Easter Sunrise Service
Christ United Methodist Church
April 5, 2015
Scripture: Psalm 137:1-6
I was a member of a church once that was into leather. Specifically, we were into Bible leather, the leather binding that fits around the paper, holding it all together. We loved the way it felt and smelled. We especially loved the way it held all that paper together while continuing to allow it to flop and flap. We loved to wave that leather-clad Bible around; it felt like we were issuing a veiled threat that, should you disagree with us, we just might let it flop and flap about your head and shoulders awhile. When brought down suddenly upon a hard surface (like, say, a pulpit) it made a deeply satisfying THUMP! Yep, we loved us some leather.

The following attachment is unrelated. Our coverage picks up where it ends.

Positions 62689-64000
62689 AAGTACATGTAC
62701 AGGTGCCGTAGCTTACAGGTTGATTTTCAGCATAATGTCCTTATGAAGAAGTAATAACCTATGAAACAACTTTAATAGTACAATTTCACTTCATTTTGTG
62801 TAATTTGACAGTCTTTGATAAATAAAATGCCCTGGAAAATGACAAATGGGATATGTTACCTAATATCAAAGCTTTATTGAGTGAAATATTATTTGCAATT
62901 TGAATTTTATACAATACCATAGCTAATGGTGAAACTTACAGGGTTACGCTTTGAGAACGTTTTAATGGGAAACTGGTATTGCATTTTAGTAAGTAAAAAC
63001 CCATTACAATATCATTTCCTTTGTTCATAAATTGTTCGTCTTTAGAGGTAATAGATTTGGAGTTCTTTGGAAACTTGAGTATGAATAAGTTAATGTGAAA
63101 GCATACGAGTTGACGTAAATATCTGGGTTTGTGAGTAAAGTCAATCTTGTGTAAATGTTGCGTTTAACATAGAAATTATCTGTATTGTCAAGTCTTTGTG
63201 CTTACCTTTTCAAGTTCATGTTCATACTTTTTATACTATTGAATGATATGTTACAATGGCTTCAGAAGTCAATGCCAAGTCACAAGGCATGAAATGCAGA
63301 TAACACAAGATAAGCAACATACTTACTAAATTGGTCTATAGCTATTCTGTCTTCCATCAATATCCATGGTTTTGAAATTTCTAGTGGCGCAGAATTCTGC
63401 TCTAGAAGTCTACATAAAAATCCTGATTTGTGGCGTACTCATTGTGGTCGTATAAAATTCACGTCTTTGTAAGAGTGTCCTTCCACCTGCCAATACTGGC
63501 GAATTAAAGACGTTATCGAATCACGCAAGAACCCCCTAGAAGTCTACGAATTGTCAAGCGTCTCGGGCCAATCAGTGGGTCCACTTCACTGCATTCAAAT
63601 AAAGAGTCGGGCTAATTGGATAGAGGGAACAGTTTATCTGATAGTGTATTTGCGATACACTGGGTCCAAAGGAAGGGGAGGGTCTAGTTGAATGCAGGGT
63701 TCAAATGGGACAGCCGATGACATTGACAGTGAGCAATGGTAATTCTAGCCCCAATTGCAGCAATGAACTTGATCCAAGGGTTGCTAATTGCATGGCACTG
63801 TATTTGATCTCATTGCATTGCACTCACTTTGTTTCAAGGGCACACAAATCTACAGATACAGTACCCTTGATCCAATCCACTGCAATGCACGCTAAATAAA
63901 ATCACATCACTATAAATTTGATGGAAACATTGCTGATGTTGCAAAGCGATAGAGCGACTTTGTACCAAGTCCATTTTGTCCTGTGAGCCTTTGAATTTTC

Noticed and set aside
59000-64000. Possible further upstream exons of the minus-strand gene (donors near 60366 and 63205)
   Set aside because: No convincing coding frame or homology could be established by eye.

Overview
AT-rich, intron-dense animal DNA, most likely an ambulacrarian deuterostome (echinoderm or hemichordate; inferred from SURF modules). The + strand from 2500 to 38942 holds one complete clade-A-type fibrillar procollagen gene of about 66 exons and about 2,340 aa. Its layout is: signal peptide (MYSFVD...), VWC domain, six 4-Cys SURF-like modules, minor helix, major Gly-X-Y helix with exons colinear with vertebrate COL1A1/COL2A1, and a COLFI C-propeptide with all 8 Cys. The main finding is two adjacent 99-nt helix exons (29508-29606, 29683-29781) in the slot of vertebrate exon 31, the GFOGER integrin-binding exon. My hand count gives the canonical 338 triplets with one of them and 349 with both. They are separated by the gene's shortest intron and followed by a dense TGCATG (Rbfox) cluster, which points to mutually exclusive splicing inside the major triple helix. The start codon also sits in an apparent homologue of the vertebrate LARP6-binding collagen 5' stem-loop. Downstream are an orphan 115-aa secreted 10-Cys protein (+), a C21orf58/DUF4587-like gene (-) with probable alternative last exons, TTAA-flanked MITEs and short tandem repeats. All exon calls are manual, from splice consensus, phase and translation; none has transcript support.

Of course, we liked the paper, too. We even liked to read it sometimes, although looking back I get the impression that we loved the idea of the Bible, and we loved it as an object, a bit more than we loved spending time in it. Could it be that, when we talked about the Bible we thought that it was one thing, while upon opening it up we discovered that it’s a lot of things? Could it be that when we were holding it in our hands and waving it about menacingly we could call it “THE WORD OF GOD,” while when we cracked the pages we found, not just a word, but a whole bunch of tangled, messy conversations?
And could it be that, by being the tiniest bit intimidated by all those fraught and complicated conversations, we missed what most makes the Bible the word of God? Because that’s what the Bible is at its heart: a bunch of conversations. One part of Scripture makes a point about the human encounter with God, and another section answers back with a point of its own, sometimes clarifying, sometimes questioning the first. Thousands of these conversations, some big, some small, take place in Scripture. Such conversations are Spirit-breathed, and it’s only by listening to them in all their complexity and messiness that we hear the word of God speak from between these leather covers.